- B. Each commissioner shall disclose to the commission all current or past professional, family, business, and other special relationships with any of the applicants. These relationships shall not disqualify a commissioner from participating unless the commissioner feels that he/she cannot be impartial and cannot comply with his/her oath of office as to any applicant.
SECTION 4. Evaluative Criteria .
The commissioners shall evaluate the applicants on the basis of the constitutional requirements and the following evaluative criteria:
- physical and mental ability to perform the tasks required
- professional skills
- community involvement
- social awareness
- writing ability
- judicial temperament
- speaking ability
SECTION 5. Commission Meetings .
- A. A majority of the commission shall constitute a quorum. Should the chair be absent, the commission will choose a chair from among its members.
- B. Meetings shall be open to the public.
- C. The public shall be notified of the meeting through notice in the media and in accordance with the commission's Open Meetings Act notice resolution.
- D. The chair shall report on actions taken before the meeting on behalf of the commission pursuant to Section 2 of these Rules.
- E. Members of the public shall be allotted time for comments or questions concerning the policies and procedures of the commission and also time for comments concerning individual applicants. Public comment by any individual shall be limited to 5 minutes.
SECTION 6. Interviews .
- A. Interviews shall be conducted in the order determined by the chair, unless the commission determines that a change is warranted by the circumstances.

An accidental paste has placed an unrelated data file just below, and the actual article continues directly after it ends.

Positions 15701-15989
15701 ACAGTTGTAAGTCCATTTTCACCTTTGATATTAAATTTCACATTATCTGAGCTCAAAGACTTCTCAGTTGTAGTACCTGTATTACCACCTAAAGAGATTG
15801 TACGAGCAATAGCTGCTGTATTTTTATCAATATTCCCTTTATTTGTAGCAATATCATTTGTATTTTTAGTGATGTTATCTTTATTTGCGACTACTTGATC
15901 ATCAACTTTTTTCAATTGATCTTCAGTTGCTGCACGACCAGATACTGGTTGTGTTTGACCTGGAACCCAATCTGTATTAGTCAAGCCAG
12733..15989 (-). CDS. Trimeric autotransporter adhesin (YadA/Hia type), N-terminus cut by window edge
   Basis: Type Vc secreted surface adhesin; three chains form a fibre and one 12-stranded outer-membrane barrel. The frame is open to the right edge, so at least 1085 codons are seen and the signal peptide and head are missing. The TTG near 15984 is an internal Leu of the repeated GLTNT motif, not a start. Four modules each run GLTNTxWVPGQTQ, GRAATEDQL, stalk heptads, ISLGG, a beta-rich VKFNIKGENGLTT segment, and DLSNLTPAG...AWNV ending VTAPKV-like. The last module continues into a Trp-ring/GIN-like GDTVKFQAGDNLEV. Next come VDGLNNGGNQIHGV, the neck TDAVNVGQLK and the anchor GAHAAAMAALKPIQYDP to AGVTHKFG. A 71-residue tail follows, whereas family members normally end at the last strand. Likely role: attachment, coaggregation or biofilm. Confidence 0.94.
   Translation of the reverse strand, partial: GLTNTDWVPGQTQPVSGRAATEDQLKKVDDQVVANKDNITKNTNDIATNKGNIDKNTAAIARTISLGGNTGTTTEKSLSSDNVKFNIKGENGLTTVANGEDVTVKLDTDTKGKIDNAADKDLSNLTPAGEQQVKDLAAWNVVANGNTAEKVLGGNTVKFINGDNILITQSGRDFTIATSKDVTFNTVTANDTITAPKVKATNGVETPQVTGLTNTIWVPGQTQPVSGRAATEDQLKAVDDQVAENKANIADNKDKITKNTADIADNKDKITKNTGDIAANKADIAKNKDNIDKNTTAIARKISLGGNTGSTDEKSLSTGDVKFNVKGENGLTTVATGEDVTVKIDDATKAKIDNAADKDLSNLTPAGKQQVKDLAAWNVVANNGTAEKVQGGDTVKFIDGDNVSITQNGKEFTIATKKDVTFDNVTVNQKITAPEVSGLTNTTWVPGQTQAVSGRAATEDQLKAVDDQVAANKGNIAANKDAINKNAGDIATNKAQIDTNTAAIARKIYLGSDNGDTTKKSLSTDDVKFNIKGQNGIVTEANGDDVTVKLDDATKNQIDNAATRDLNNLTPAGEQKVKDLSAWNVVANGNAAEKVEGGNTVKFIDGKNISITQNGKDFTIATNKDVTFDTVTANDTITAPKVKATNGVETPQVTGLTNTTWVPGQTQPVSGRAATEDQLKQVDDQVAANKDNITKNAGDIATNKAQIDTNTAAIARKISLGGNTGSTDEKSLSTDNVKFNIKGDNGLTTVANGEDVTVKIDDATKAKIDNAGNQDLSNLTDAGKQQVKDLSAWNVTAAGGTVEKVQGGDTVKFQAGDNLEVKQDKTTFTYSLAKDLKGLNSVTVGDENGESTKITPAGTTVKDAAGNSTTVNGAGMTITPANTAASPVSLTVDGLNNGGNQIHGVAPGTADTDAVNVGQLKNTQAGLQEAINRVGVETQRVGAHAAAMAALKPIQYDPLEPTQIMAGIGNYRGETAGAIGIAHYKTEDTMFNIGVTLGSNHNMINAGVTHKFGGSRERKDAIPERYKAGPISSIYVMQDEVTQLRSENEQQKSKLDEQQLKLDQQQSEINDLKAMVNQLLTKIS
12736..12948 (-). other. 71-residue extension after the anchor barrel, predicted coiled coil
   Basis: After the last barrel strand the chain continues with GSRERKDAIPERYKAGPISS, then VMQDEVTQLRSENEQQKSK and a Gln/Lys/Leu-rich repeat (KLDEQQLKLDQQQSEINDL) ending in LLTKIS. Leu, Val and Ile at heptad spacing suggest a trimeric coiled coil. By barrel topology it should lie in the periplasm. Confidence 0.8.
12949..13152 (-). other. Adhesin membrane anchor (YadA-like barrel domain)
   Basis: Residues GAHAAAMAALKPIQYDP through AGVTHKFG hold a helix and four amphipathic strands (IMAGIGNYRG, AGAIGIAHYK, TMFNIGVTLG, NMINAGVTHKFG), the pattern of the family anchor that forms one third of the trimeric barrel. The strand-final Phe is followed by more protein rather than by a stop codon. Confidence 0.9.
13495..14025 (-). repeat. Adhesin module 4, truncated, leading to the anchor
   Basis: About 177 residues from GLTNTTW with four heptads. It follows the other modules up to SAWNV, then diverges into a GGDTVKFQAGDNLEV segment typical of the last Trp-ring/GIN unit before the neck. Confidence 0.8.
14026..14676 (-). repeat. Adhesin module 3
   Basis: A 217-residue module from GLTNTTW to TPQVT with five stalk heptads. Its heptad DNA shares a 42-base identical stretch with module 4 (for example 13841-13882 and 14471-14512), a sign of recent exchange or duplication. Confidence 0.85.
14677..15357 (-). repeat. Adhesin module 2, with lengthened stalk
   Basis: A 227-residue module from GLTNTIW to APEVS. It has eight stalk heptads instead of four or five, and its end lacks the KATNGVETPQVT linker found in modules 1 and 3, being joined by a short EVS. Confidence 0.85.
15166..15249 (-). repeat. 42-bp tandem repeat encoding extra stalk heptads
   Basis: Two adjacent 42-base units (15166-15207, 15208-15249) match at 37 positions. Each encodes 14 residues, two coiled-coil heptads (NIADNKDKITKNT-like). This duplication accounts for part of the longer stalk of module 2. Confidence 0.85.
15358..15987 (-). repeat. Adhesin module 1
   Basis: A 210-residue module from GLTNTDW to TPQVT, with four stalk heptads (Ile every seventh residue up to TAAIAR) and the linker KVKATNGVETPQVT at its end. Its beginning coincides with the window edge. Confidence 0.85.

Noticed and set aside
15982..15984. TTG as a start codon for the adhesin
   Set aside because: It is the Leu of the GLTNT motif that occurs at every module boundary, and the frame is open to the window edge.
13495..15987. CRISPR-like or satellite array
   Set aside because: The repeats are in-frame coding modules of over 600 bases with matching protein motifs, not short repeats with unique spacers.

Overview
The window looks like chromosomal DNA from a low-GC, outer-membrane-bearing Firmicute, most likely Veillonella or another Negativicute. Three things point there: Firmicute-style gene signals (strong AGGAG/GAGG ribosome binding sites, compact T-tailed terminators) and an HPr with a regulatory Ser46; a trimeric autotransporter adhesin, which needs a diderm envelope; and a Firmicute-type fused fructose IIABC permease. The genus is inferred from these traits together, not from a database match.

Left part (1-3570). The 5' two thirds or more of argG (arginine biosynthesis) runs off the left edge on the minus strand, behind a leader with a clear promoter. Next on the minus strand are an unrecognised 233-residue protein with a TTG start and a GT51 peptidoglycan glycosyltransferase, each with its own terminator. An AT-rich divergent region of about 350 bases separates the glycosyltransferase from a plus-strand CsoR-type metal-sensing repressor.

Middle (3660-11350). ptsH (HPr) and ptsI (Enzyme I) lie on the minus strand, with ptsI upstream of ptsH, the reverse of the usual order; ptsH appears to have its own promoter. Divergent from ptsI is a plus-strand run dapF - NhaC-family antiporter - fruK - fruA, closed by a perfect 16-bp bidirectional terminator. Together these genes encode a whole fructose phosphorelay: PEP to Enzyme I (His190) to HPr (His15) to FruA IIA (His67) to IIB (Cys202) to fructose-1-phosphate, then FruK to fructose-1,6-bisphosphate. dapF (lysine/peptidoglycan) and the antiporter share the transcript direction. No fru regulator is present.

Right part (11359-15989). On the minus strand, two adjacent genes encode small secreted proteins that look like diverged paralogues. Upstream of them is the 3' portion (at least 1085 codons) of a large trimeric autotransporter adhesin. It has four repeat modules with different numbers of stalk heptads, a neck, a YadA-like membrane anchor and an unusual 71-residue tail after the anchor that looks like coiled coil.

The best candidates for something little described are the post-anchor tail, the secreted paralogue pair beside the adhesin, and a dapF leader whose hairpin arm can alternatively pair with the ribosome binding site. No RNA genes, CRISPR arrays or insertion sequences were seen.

- B. Unless the commission decides that a different time schedule would be appropriate, applicants shall be scheduled for interviews at intervals of at least 20 minutes and may choose to start with an opening statement of no more than 5 minutes.
- C. Each commissioner shall be given the opportunity to question each applicant.
- D. Each commissioner should ask each applicant about any information which the commissioner has learned or heard regarding the applicant and which the commissioner intends to raise in closed session.
- E. The commission may, for good reason, hear any applicant on a confidential subject in closed session.
SECTION 7. Closed Session .
- A. Following the interviews, the commission may go into closed session to discuss the applicants' qualifications and to evaluate them according to the evaluative criteria specified in Section 4 of these Rules. The discussion during closed session shall be confidential. The extent of confidentiality shall be determined by the commission, but, in any event, shall extend to prohibit express or implied attribution of comments or opinions to individual commissioners.
- B. As part of the discussion of the applicants, straw votes, non-binding and by secret ballot, shall be taken to determine support for particular applicants.
- C. Before each round of straw votes, the names of the applicants then under consideration shall be raised for discussion by the Commission.
- D. Commissioners shall cast only one vote per applicant but may vote for as many of the applicants as he/she wishes.
- E. When the commission, in closed session, after deliberations and at least two rounds of straw votes, believes that it is ready to vote in public session, the commission shall reconvene in open session for a final vote.